Over the course of the winter, I made a couple of long day trips, leaving early in the morning and returning late in the day.
In January, my travels took me to Abraham Lake in central Alberta. Stretching 33 km along the David Thompson Highway in Clearwater County, the lake is actually a reservoir formed by the Big Horn Dam on the North Saskatchewan River. In the winter it is a well known destination to view ice bubbles. The bubbles are formed by methane gas, escaping from trees and vegetation that were covered when the area originally flooded with the construction of the dam. The bubbles get trapped in the ice as the lake freezes in early winter. Frequent strong winds keep the lake relatively clear of snow and make the bubbles visible for most of the winter.
I left home in the wee hours of the morning, hoping to get a decent sunrise shot at the lake. Unfortunately, the morning was heavily overcast with the tops of the mountains somewhat obscured by cloud. Still, I did manage to get a few decent photos, so the day was certainly not lost.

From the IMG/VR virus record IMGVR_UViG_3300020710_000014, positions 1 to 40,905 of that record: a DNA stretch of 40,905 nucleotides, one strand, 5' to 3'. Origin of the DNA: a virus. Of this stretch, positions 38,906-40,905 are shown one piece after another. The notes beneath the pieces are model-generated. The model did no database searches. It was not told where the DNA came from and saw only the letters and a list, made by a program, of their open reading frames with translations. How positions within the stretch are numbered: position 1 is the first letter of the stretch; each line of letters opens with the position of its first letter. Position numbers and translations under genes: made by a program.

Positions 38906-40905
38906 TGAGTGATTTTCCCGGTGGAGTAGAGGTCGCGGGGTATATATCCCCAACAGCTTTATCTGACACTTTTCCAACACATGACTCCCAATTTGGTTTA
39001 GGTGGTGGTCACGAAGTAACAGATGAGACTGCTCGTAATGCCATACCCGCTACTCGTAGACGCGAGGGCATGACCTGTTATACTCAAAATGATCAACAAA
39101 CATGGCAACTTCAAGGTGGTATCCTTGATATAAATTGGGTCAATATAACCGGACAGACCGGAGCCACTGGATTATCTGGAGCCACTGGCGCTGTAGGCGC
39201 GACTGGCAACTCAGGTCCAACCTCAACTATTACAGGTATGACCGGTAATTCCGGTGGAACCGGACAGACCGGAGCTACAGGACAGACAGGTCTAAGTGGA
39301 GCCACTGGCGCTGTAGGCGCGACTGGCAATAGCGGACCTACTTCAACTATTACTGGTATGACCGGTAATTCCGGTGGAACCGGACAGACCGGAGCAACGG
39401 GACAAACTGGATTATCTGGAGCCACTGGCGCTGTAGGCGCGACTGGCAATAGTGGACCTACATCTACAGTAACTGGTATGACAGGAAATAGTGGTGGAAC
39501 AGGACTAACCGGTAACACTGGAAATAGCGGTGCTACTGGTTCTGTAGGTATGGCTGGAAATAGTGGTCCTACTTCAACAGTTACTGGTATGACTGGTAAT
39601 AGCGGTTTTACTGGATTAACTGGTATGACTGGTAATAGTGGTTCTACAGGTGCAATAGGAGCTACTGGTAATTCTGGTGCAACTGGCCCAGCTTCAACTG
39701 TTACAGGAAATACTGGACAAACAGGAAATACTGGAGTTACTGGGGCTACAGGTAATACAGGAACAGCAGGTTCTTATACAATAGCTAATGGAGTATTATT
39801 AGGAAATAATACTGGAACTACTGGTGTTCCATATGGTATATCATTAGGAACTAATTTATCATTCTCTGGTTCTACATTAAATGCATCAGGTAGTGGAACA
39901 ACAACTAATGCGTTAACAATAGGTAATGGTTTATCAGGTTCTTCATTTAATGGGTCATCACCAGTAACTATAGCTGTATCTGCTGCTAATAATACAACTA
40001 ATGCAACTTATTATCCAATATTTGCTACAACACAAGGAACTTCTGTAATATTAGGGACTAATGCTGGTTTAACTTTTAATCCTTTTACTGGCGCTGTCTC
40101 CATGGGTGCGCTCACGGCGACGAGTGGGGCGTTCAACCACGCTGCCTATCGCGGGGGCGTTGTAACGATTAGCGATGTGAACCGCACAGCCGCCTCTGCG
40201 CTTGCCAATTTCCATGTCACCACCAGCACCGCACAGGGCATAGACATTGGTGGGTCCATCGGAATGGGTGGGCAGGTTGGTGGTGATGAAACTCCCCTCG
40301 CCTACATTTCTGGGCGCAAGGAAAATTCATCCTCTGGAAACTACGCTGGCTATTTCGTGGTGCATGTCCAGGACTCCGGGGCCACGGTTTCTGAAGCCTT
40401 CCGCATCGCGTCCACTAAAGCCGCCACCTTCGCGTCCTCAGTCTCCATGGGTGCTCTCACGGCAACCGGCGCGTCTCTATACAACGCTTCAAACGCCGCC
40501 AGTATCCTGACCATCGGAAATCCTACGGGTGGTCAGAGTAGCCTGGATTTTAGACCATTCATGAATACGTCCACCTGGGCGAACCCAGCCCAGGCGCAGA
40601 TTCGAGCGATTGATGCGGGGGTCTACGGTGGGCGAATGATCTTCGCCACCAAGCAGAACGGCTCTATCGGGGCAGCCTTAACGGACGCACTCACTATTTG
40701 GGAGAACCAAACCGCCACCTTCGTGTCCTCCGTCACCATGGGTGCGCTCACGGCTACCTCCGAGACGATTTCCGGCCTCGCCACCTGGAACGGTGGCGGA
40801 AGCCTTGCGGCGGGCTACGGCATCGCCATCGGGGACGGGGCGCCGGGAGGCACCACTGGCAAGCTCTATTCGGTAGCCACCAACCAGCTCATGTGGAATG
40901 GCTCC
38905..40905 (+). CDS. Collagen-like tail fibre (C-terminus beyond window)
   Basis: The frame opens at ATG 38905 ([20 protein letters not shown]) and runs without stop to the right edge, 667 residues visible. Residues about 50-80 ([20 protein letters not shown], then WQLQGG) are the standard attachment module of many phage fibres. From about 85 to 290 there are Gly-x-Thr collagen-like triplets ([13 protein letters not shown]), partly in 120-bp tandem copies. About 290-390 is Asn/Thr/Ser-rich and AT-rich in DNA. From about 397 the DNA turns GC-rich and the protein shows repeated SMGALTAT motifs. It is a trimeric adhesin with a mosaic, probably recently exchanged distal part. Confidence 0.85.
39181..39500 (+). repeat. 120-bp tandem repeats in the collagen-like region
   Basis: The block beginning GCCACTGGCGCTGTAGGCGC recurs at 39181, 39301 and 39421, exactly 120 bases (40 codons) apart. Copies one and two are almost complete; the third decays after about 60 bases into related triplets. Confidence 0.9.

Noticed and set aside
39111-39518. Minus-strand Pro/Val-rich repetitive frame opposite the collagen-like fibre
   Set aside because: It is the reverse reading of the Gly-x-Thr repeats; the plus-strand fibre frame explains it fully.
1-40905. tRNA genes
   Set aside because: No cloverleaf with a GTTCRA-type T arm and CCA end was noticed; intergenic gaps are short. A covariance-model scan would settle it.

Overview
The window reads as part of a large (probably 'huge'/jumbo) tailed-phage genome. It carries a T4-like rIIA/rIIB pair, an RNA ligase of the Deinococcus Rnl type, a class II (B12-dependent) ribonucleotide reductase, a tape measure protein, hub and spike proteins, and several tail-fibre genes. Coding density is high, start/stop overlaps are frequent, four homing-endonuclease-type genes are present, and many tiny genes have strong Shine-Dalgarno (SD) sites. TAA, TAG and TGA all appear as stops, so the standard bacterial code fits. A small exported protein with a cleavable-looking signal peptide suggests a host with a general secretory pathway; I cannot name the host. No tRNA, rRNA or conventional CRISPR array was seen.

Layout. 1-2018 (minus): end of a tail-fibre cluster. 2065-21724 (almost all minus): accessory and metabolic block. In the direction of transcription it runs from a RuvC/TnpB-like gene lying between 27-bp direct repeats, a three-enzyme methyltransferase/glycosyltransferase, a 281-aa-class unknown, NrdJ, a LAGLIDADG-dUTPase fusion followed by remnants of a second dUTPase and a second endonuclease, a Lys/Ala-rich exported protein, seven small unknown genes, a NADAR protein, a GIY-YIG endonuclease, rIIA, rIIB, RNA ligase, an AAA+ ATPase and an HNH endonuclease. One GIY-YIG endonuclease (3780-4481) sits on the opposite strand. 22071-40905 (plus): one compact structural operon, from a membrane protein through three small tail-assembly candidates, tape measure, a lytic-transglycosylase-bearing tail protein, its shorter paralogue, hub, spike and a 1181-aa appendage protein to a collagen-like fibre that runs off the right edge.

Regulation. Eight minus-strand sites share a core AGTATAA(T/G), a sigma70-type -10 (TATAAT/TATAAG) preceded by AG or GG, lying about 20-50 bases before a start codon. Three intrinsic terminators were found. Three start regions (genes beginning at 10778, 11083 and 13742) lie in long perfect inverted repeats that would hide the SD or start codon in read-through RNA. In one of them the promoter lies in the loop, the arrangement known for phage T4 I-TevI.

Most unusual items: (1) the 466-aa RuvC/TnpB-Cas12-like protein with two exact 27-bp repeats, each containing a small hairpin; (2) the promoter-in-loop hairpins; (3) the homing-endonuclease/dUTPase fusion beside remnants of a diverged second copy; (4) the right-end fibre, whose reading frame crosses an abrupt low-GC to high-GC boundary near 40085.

My second “big” day trip was to Jasper National Park in February. It turned out to be a beautiful, sunny winter’s day. I stopped along the highway to take an early morning shot of the mountains. Then it was off to various locations within the Park, including Pyramid Lake, Athabasca River, Medicine Lake and along the Maligne River. Late in the day, as I left the Park, I again stopped along the highway to shoot the mountains in the late-afternoon light.
As these trips show, particularly my day at Abraham Lake, you can never guarantee in advance what conditions you will have on any particular day. What you can do, though, is make the best of the conditions that present themselves.